To test whether deubiquitylation regulates the stability of NPM protein by removing the proteasomal degradation signal, we constructed two small interfering RNA (siRNA) expression vectors for human USP36, and transfected them into HeLa cells. In siRNA-transfected cells, the level of USP36 expression was reduced (Fig. 4C, middle), and concomitantly, the level of NPM was also reduced (Fig. 4C, top), suggesting that USP36 stabilizes NPM by counteracting ubiquitin-dependent degradation.
USP36 deubiquitylates and stabilizes fibrillarin
We next examined the deubiquitylation of fibrillarin. COS-7 cells were transfected with Flag-tagged fibrillarin together with HA-tagged USP36 or USP36C131A, and treated with MG132. Flag-fibrillarin was immunoprecipitated from the cells and immunoblotted with the anti-ubiquitin antibody FK2. In the precipitate from USP36C131A-transfected cells, FK2 detected a major band corresponding to monoubiquitylated fibrillarin (Fig. 5A, top, open arrowhead) as well as a faint higher-molecular-mass smear (Fig. 5A, top, asterisk). These fibrillarin bands were detected at much lower levels in mock-transfected cells, and disappeared when wild-type USP36 was overexpressed (Fig. 5A, top). In addition, Flag-fibrillarin colocalized with endogenous USP36 in nucleoli in immunofluorescence (Fig. 5B-B″).
We next examined the effect of USP36 overexpression on fibrillarin protein stability. COS-7 cells were transfected with Flag-fibrillarin, with or without HA-USP36, and chased in the presence of cycloheximide (CHX) for 24 and 36 hours. Although Flag-fibrillarin was gradually degraded in mock-transfected cells, substantial amounts of the protein were detected even after a 36-hour chase in USP36-overexpressing cells (Fig. 5C, top). Collectively, these results suggest that USP36 also deubiquitylates and stabilizes fibrillarin.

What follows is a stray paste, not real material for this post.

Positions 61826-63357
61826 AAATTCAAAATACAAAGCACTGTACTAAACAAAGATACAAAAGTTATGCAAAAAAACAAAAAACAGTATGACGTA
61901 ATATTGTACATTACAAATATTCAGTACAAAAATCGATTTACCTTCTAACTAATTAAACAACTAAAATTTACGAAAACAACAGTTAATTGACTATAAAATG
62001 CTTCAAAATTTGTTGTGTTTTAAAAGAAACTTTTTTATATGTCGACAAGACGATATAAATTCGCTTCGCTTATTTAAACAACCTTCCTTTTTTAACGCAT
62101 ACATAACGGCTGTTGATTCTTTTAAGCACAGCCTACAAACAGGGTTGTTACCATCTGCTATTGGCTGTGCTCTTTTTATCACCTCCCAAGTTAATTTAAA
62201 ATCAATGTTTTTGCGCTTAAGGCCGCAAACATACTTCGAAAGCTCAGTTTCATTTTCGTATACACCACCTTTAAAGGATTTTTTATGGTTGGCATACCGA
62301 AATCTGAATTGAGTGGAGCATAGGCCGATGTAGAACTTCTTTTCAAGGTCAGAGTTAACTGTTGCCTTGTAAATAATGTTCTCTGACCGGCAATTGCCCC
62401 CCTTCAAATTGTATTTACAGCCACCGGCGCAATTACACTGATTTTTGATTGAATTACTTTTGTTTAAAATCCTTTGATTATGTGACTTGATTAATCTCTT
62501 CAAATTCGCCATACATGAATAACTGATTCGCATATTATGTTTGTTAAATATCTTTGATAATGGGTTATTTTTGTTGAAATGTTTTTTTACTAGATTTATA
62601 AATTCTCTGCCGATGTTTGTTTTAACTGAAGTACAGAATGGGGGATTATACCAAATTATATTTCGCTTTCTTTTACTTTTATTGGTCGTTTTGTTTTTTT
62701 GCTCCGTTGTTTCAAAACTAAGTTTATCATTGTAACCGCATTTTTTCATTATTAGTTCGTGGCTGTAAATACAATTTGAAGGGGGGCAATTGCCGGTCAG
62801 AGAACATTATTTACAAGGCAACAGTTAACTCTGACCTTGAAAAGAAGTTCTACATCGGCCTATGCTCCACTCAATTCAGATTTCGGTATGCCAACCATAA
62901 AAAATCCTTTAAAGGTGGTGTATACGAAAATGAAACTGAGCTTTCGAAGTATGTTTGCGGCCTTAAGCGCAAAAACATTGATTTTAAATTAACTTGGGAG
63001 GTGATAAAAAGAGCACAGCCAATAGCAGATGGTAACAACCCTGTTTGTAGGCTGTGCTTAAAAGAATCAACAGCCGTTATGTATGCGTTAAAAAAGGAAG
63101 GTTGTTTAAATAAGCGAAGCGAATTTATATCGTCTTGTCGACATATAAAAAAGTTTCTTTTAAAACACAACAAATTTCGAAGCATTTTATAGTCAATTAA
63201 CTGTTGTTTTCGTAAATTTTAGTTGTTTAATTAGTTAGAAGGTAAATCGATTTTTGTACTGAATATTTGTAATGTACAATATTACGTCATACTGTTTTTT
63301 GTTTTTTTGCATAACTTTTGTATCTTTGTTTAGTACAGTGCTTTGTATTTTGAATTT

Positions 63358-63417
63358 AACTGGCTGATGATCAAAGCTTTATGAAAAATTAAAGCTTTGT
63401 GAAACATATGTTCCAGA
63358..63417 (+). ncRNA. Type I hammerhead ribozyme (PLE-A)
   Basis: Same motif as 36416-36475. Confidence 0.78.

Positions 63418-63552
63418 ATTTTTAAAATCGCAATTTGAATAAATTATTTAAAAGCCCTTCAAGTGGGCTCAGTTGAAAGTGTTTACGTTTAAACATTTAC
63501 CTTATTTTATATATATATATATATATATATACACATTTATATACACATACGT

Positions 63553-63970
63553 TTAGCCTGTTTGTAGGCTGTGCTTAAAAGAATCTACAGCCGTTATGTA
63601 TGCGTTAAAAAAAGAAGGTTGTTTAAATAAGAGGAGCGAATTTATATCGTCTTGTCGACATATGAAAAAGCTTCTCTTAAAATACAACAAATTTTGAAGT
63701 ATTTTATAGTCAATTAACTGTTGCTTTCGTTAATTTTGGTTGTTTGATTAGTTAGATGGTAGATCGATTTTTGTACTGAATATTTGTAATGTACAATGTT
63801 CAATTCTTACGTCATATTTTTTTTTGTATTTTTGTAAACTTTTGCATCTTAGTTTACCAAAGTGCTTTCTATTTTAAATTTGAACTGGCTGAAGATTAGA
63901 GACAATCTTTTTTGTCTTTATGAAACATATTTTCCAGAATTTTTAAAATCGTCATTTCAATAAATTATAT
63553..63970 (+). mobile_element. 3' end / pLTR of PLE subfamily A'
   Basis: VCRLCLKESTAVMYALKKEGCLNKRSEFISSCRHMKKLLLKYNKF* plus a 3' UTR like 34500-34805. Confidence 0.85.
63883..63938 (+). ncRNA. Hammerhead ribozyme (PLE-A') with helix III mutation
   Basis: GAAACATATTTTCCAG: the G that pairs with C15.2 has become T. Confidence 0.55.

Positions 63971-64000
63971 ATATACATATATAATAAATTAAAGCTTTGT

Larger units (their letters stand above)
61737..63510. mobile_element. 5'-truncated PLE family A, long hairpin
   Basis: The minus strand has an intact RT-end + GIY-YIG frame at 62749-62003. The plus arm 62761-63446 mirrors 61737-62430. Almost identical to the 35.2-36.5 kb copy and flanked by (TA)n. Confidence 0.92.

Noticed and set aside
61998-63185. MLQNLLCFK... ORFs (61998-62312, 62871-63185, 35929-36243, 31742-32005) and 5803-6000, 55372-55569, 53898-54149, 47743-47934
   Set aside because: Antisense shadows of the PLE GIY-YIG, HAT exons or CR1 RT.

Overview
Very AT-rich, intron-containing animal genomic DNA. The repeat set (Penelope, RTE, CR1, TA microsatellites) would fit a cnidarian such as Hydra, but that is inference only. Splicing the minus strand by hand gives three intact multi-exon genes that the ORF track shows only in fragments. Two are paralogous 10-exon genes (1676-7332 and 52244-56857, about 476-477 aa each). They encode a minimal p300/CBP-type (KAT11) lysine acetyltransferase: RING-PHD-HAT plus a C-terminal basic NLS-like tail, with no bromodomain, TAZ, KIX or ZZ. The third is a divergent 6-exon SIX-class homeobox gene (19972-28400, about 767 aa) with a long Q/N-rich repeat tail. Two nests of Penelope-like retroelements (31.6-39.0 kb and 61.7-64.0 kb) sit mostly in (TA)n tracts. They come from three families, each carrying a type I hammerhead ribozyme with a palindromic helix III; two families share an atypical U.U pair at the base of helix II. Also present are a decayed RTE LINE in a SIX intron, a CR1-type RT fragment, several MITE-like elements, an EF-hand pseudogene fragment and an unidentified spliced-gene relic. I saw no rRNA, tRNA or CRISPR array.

USP36 is required for cell proliferation
During experiments using USP36 siRNAs, we noticed that the siRNA-transfected cells proliferated much more slowly than mock-transfected cells. To confirm this effect in a quantitative manner, the same number of HeLa cells were transfected with the mock or USP36 siRNA vectors for 6 days, trypsinized, and counted using a hemocytometer. Fig. 6A shows results of a typical triplicate experiment. Transfection of either USP36 siRNA caused a 70-80% reduction in the cell number compared with mock transfection.
Transfection of USP36 siRNAs did not cause fragmentation of cells and nuclei (supplementary material Fig. S1), suggesting that USP36 depletion does not induce apoptosis. To confirm this, we examined the caspase-mediated cleavage of poly(ADP-ribose) polymerase-1 (PARP1), an established marker of apoptosis. In control cells in which apoptosis was induced by tumor necrosis factor-α (TNFα) and CHX, PARP1 was processed from a 113 kDa precursor to the mature 89 kDa form (Fig. 6B, top). Such cleavage did not occur in USP36-depleted cells (Fig. 6B, top), suggesting that the reduced cell number in the USP36-depleted conditions is due not to cell death, but to a reduced rate of cell proliferation.
USP36 is required for a normal nucleolar structure
To elucidate the primary defect leading to the reduced proliferation of USP36-depleted cells, we examined the effect of USP36 RNAi on the structure and function of nucleoli. We first examined nucleolar morphology by immunocytochemistry. HeLa cells were transfected with the mock or USP36 siRNA vectors, and double-stained with anti-nucleolus and anti-USP36 antibodies. When siRNAs were transfected, nucleolar anti-USP36 staining was lost in ∼50% of the cells (supplementary material Fig. S1). In such cells, anti-nucleolus antibody exhibited nearly undetectable levels of nucleolar staining (Fig. 7A-A″, asterisks), or stained much smaller dots than those in control nucleoli (Fig. 7B-B″, asterisk). Anti-NPM antibody stained nuclei, with an especially high level of staining at nucleoli, in control cells (Fig. 7C-C″). In USP36 siRNA-transfected cells, by contrast, a punctate nucleolar localization of NPM was hardly detectable, and concomitantly, its nucleoplasmic level increased (Fig. 7D-D″), consistent with the observation that nucleoli are lost in the siRNA-transfected cells (Fig. 7A-B″).